Breaking News From St. Louis

After speaking with representatives from the Saint Louis Symphony Management and the Player’s Association, more details surrounding the auditions and resulting situation have emerged.

The Auditions
I spoke with Jeff Trammel, Director of Communications for the SLSO and he said that:

  • The orchestra’s management had contacted some of the individual orchestra musicians who were scheduled to serve on the audition committee (the group of musicians responsible for listening to audition candidates).
  • Those audition committee members all indicated that they were willing to work over the two audition dates without a contract for their predetermined audition committee pay (which is already significantly less than their standard pay).
  • Even though the musicians had indicated their acceptance to work without a contract (essentially “play and talk” although “listen and talk” may be more appropriate in this case), the management decided that it was unfair to pay those musicians serving on the audition committee and not pay the remaining SLSO players.
  • The SLSO will be reimbursing the horn and bass audition candidates in full for their travel and hotel expenses, however, they will not be reimbursed for their time and related expenses to preparing for the audition.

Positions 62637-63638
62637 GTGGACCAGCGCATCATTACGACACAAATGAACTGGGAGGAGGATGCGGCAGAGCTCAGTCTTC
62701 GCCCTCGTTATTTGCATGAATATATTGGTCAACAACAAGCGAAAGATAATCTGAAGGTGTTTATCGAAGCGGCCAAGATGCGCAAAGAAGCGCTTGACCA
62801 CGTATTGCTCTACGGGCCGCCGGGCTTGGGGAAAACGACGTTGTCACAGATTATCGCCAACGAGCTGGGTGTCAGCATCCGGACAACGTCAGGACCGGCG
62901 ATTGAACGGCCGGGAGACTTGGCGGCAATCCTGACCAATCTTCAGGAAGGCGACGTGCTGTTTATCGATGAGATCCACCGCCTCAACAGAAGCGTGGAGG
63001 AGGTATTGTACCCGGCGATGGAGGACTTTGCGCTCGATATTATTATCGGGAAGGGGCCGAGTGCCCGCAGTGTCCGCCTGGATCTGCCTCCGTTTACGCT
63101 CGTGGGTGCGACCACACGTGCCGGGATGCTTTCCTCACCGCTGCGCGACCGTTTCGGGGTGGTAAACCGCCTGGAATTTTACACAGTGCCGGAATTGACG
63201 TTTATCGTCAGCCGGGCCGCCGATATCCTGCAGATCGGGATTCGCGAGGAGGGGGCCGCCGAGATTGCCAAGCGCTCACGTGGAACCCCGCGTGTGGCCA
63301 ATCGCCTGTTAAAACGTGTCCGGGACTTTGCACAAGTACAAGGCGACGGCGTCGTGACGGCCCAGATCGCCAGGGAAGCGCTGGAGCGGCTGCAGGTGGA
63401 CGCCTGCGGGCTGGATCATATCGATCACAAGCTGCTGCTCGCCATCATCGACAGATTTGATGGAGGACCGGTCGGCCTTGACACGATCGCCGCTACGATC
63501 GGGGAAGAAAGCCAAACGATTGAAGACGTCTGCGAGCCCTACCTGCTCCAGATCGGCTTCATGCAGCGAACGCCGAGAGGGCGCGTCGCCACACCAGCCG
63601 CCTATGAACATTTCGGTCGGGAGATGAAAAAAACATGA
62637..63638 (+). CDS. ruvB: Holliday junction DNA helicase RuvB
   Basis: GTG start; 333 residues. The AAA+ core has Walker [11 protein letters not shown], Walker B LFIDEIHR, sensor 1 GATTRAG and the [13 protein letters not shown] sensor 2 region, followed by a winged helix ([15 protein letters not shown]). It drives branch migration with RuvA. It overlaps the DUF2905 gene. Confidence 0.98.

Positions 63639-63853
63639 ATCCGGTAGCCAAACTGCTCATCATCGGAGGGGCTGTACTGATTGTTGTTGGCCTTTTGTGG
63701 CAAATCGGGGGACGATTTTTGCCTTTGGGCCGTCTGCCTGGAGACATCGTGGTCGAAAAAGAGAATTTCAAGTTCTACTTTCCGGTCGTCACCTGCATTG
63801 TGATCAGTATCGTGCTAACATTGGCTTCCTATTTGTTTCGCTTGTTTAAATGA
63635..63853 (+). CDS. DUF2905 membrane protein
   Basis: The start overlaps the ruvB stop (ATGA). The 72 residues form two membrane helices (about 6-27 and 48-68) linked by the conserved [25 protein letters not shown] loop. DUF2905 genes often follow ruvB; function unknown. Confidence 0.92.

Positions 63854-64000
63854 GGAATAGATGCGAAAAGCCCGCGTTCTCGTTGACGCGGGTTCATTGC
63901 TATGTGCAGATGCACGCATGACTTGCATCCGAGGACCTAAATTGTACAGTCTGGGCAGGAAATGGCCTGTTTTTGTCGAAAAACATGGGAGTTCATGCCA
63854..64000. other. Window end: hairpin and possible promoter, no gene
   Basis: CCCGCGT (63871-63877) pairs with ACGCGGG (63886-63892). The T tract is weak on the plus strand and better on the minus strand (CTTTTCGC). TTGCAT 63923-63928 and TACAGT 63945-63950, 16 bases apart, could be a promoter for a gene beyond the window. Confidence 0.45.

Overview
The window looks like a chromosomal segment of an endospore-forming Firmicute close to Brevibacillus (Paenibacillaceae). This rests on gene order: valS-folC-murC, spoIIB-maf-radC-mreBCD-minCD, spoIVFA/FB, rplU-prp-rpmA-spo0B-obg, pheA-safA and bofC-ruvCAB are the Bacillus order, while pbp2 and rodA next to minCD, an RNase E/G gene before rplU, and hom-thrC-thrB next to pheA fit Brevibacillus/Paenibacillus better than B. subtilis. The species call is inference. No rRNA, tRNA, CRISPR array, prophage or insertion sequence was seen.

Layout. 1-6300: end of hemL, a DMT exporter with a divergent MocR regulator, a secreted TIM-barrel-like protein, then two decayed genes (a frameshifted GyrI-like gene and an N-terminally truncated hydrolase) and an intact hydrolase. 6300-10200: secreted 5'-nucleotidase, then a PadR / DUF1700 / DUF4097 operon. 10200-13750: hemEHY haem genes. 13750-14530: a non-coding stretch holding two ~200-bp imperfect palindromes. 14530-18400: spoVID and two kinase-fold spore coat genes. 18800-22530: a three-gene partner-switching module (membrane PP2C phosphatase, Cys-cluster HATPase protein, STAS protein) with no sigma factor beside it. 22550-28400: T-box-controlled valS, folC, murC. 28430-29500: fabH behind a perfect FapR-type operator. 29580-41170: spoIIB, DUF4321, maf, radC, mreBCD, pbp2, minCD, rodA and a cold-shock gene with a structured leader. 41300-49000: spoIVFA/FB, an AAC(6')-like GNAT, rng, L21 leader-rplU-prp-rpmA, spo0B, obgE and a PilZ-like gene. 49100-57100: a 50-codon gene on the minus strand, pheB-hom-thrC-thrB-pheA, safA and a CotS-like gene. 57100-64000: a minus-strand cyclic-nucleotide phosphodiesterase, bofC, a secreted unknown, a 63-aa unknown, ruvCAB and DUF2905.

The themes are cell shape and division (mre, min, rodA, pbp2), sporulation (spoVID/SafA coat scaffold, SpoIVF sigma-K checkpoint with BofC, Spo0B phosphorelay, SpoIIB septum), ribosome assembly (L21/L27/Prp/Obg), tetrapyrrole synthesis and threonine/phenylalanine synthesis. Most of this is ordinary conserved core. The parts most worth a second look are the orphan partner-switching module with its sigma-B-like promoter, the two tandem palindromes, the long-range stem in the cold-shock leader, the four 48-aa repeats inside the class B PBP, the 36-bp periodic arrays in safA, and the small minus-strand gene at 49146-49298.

I asked Jeff if the management had received any official notification from the musicians regarding any intent to strike and he said that they had not and their only source for information since Sunday has been from media reports.

But this is where the situation becomes odd, how the management would officially know that the musicians were going to strike without any notice from them. Besides the musicians who are required to serve on the audition committees there are no other regularly scheduled services for yesterday or today.

The only thing management can rely on is that the collective bargaining agreement has officially expired and therefore there is nothing in place requiring them to pay any musician for any work.

Strike or Lock Out?
Right now, much of the media coverage out there is reporting that the SLSO musicians have gone on strike. But according to Leonard Leibowitz, Esq., Union Counsel, that isn’t correct.

In a telephone conversation with him today he stated that the musicians expressed their desire and intent to work on January 3rd and 4th for the auditions but management refused to allow them to do so. As a result, this is a lock out due to the players being officially denied work.

I asked Len if the musicians have sent a letter to the SLSO management with any intent to strike based on their vote from Monday and he said no, they haven’t sent any such letter because the musicians agreed to play and talk to make sure the auditions went forward as planned.

This confirms what the SLSO spokesman provided when he said that management has not received any notification of intent to strike or even how the strike vote turned out.

So it appears that the SLSO musicians may very well be locked out of their jobs even though they are willing to work.